Technically, Fitch kept the credit rating at AAA but noted it was on a "rating watch negative" status, which means it would be reassessed soon due to financial concerns.
"Although Fitch continues to believe that the debt ceiling will be raised soon, the political brinkmanship and reduced financing flexibility could increase the risk of a U.S. default," the rating agency said.
CNBC reported Tuesday Fitch evoked a response from the Treasury Department, where a spokesperson said the firm underscored the need for Congress to raise the debt ceiling soon.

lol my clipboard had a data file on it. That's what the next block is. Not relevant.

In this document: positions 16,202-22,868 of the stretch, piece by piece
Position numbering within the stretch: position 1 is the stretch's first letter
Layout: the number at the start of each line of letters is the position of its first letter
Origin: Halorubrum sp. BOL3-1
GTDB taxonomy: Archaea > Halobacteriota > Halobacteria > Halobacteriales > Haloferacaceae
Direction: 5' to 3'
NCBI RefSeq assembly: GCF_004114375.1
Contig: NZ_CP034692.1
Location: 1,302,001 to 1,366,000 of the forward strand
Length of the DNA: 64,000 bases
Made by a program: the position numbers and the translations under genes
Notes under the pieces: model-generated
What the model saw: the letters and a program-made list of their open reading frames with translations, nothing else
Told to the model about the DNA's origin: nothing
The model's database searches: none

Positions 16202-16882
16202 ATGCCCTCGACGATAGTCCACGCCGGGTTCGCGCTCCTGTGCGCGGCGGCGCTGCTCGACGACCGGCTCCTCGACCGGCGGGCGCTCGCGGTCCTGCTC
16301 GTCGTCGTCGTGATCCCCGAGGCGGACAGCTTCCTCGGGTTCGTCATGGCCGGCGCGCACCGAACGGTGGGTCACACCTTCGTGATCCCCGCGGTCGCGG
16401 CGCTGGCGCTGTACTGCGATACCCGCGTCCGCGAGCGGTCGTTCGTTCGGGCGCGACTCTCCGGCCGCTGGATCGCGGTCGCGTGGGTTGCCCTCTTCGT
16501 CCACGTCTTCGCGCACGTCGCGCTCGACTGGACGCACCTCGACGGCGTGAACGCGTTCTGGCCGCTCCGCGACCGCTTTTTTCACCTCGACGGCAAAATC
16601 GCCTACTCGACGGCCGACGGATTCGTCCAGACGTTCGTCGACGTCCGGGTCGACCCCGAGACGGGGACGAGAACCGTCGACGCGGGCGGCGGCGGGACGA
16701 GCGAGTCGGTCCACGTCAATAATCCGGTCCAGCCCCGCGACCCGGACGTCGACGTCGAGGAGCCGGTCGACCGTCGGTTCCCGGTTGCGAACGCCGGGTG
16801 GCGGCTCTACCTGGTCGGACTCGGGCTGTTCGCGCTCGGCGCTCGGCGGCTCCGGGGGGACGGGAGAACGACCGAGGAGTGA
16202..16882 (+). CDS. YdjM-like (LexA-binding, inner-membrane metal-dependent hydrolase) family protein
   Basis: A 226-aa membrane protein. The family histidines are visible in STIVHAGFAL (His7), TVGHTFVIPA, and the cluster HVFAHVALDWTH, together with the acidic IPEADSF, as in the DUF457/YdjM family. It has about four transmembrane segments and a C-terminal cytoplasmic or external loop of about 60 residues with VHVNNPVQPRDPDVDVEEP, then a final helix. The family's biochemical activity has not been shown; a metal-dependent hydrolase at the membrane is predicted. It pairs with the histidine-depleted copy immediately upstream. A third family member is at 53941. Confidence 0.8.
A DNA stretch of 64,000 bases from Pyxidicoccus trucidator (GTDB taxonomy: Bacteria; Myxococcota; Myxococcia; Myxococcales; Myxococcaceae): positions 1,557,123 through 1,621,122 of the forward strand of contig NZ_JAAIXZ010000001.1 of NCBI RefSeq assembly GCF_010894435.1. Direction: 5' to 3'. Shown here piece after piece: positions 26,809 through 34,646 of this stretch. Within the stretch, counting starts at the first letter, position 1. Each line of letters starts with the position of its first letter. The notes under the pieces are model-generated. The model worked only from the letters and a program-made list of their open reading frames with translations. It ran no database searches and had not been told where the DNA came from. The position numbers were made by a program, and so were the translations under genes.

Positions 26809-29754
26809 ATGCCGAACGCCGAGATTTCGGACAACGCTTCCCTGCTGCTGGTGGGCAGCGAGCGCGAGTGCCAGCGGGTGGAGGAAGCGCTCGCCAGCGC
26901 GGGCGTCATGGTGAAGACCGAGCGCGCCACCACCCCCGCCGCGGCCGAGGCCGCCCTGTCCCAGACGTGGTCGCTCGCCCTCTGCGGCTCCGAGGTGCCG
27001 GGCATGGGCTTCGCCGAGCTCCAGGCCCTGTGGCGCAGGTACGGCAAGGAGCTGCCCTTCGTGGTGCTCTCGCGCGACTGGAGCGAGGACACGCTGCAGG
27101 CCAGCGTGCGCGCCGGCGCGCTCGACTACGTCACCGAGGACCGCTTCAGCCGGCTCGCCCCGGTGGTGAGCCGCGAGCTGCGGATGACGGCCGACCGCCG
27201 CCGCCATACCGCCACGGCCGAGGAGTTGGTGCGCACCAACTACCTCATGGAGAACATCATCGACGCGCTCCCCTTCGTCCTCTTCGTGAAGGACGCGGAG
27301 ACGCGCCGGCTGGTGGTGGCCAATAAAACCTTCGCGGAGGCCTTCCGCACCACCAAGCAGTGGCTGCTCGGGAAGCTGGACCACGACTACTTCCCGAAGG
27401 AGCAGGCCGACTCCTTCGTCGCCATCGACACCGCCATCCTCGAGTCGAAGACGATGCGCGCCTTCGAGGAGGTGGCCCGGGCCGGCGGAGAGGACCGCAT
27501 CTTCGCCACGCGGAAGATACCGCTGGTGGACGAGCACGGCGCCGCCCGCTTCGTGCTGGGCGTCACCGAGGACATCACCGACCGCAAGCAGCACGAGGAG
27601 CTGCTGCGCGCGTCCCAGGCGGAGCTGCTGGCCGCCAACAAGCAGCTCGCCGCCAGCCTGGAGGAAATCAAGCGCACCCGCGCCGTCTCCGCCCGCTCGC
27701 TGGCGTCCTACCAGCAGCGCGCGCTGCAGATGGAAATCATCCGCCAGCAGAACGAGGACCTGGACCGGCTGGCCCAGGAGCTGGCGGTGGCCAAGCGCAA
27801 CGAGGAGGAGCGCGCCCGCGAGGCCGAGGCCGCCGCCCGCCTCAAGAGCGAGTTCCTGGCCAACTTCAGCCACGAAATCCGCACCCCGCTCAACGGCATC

House leaders Tuesday said they would come up with a plan of their own on time for a vote, after setting aside a Senate proposal.
Senate Majority Leader Harry Reid, D-Nev., warned the House the AAA credit score could be reduced by Tuesday night.
Fitch and Moody's Investors Service have both kept the U.S. at AAA, but the third major credit rating firm, Standard & Poor's, dropped the U.S. government to AA plus in August 2011 just after lawmakers raised the debt ceiling just after the deadline had passed but before the Treasury actually defaulted on any payments.
S&P at the time cited political brinkmanship as a contributing factor to the ratings drop.
In June, S&P moved the U.S. rating from AA plus with a negative status to AA plus with a stable status, which implies the firm believed the U.S. financial situation was on more solid ground.